One of the main characters of Expo 2015 was Strettura’s bread, a distinctive product of Umbria along with truffles, saffron from Cascia, spelt from Monteleone di Spoleto and the red potato of Colfiorito. In this mixture of cultures, traditions and craftsmanship called Expo, Umbria was symbolize by an overworked but genuine product: bread.
But why the one from Strettura one?
Locus amoenus and works from the past
Strettura, unlike what the name suggests, is a beautiful valley placed about 13 km from Spoleto; his width valleys allows the cultivation of ancient cereal varieties, now set aside from the large industrial production. The golden ears cover the gentle slopes, which seem to suggest the rounded shape of the finished product and, before that, the soft texture of the dough, together with the lightness of the leavening.
It looks like an oasis, Strettura. Spring waters, that flow from the Apennine rocks, make it a pleasant place to stroll; Spoleto is near, but far enough to leave this village in the tranquility owned by the ancient sites with genuine traditions. It seems to smell the scent of freshly baked bread, a symbol of what is familiar and good in the things of the world.
Times are changing
But Italian habits have changed: the consume of bread, contrary to the past, seems to have diminished. According to Coldiretti, in 2016, each person has consumed 85 grams of bread a day, compared with 1,100 grams a day during the years of the Unification of Italy.
A change also evidenced by the countless idioms that concern the goodness of bread and its essential presence on the tables – “You’re as good as bread,” “To sell like bread,” “For kings, there is no tastier food than bread”, etc. Those expressions existed because of the difficulty to find any other nourishing food beside bread, but now they seem shells, emptied from any grip to reality.
It is true that we eat less bread, but when we do it, we want to try a unique experience higher than the flatness of industrial production. Today, consumers choose products based on alternative cereals -kamut wheat and spelt, also because of the increasingly amount of food allergies – but they choose also to purchase products at zero distance and high nutritional value, which can somehow raise quality of their culinary experience.
More quality and less quantity, therefore, along with the desire to consume products that are the result of love and respect for the Earth, and of the people who perpetrate them.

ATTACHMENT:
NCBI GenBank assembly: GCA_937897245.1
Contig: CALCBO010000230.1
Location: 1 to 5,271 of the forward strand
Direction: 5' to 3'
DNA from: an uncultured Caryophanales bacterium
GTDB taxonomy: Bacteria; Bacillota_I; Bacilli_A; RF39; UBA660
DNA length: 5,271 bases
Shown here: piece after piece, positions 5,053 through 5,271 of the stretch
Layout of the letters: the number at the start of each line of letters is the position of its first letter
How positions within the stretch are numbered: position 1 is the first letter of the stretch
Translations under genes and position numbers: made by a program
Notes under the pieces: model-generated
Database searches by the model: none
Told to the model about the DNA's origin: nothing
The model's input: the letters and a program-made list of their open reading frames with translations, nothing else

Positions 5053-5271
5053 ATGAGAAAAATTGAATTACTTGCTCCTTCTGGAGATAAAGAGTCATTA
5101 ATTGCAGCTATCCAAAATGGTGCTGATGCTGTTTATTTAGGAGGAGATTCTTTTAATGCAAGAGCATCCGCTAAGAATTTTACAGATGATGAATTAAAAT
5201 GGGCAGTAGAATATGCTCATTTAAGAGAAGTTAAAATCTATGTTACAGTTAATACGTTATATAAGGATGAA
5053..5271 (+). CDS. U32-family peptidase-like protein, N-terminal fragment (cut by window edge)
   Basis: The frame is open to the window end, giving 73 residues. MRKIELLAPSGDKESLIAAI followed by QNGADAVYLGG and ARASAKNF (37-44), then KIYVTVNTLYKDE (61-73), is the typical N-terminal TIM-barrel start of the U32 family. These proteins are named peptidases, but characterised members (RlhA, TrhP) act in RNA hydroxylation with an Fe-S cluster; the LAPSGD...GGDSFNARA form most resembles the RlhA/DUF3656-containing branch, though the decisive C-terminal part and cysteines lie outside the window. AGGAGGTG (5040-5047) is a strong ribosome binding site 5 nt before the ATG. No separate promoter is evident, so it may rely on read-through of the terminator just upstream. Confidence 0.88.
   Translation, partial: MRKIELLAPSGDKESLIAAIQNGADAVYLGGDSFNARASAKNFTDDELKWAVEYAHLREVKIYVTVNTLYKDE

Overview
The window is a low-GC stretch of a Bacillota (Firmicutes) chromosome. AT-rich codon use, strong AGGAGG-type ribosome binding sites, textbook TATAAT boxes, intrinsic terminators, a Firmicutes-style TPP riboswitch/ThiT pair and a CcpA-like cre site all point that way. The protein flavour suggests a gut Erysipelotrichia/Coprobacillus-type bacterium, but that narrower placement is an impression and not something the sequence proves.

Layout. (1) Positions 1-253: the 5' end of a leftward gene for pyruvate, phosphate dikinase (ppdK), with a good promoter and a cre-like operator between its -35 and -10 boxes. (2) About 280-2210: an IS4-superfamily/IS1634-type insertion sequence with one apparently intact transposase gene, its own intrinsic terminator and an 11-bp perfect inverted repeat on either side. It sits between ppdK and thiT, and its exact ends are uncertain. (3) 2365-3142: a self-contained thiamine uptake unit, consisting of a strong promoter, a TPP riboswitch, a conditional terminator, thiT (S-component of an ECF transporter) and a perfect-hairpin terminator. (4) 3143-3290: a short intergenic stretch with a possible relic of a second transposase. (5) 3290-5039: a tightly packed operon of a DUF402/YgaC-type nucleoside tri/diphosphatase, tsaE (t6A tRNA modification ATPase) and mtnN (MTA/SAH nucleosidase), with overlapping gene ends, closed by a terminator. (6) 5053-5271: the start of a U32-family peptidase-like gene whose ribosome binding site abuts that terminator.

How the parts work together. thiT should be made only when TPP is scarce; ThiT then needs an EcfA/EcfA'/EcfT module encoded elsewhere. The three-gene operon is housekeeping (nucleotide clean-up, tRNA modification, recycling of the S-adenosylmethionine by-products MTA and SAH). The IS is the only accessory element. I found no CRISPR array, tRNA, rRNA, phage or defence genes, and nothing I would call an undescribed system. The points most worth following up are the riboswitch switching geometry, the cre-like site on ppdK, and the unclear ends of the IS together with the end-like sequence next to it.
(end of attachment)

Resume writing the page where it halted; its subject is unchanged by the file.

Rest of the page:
The bread Strettura is emblematic product of these changes in eating habits. It acts also as a link between past and present, combining a production chain that belongs to the past with the modern consumer, more aware and attentive.
«Thou shalt prove how salty is / The bread of others» D. Alighieri, Paradise - Canto XVII
It’s true, the bread of this Umbrian village is a rare commodity: the crops are limited, peculiar of those lands brushing that side of the Apennines; they use only spring water, with unique chemical and physical properties.
The bread itself is not suitable for mass distribution, bound as it is to a slow and handicraft processing. Indeed, it’s composed of wheat flour, obtained by a milling process made by traditional methods: the oilseed and protein parts are not brutally separated from the starch, but, enriching its composition, they let the bread retain an aroma and a unique fragrance, which speak of goodness, simplicity and authenticity.
The flour is skillfully combined with the leaven of the previous processing and with little salty spring water: the bread of Strettura is indeed an unsalted bread, like other types from Umbria, Tuscany and Marche.
This loaf, marked with a cross in the center, rests all night; the next day, the mixture is cooled with the addition of other warm water and flour. It follows a strictly manual processing, which makes the dough smooth, homogeneous and with a “right” consistency, that only the bakers of Strettura could recognize.
Just a few more hours of leavening and finally the loaf can be baked. The cooking is made exclusively in a brick oven fueled by twigs from the Mediterranean forest: they give the filone acciaccato the characteristic aroma which, together with the thin crust and the solid soft part, becomes the perfect side to cured meats, cheese, vegetables and soup.